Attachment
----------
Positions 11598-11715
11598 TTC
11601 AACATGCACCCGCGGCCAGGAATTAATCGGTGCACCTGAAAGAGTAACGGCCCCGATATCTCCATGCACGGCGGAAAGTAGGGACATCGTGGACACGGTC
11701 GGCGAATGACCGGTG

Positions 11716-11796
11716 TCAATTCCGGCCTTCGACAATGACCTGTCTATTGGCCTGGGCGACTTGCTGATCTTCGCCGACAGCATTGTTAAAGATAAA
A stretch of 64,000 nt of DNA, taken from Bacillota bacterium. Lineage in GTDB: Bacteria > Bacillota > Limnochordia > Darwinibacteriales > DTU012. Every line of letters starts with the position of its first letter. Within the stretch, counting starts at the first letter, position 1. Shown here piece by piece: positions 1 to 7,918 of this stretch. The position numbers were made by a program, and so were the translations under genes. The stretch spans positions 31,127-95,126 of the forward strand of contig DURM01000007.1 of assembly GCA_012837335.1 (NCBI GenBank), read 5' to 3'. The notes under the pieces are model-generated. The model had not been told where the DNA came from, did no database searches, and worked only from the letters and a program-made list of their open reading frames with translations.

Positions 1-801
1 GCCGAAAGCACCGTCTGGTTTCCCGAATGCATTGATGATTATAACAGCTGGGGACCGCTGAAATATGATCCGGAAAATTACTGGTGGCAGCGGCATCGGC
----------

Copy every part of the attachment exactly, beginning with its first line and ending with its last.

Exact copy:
Positions 11598-11715
11598 TTC
11601 AACATGCACCCGCGGCCAGGAATTAATCGGTGCACCTGAAAGAGTAACGGCCCCGATATCTCCATGCACGGCGGAAAGTAGGGACATCGTGGACACGGTC
11701 GGCGAATGACCGGTG

Positions 11716-11796
11716 TCAATTCCGGCCTTCGACAATGACCTGTCTATTGGCCTGGGCGACTTGCTGATCTTCGCCGACAGCATTGTTAAAGATAAA
A stretch of 64,000 nt of DNA, taken from Bacillota bacterium. Lineage in GTDB: Bacteria > Bacillota > Limnochordia > Darwinibacteriales > DTU012. Every line of letters starts with the position of its first letter. Within the stretch, counting starts at the first letter, position 1. Shown here piece by piece: positions 1 to 7,918 of this stretch. The position numbers were made by a program, and so were the translations under genes. The stretch spans positions 31,127-95,126 of the forward strand of contig DURM01000007.1 of assembly GCA_012837335.1 (NCBI GenBank), read 5' to 3'. The notes under the pieces are model-generated. The model had not been told where the DNA came from, did no database searches, and worked only from the letters and a program-made list of their open reading frames with translations.

Positions 1-801
1 GCCGAAAGCACCGTCTGGTTTCCCGAATGCATTGATGATTATAACAGCTGGGGACCGCTGAAATATGATCCGGAAAATTACTGGTGGCAGCGGCATCGGC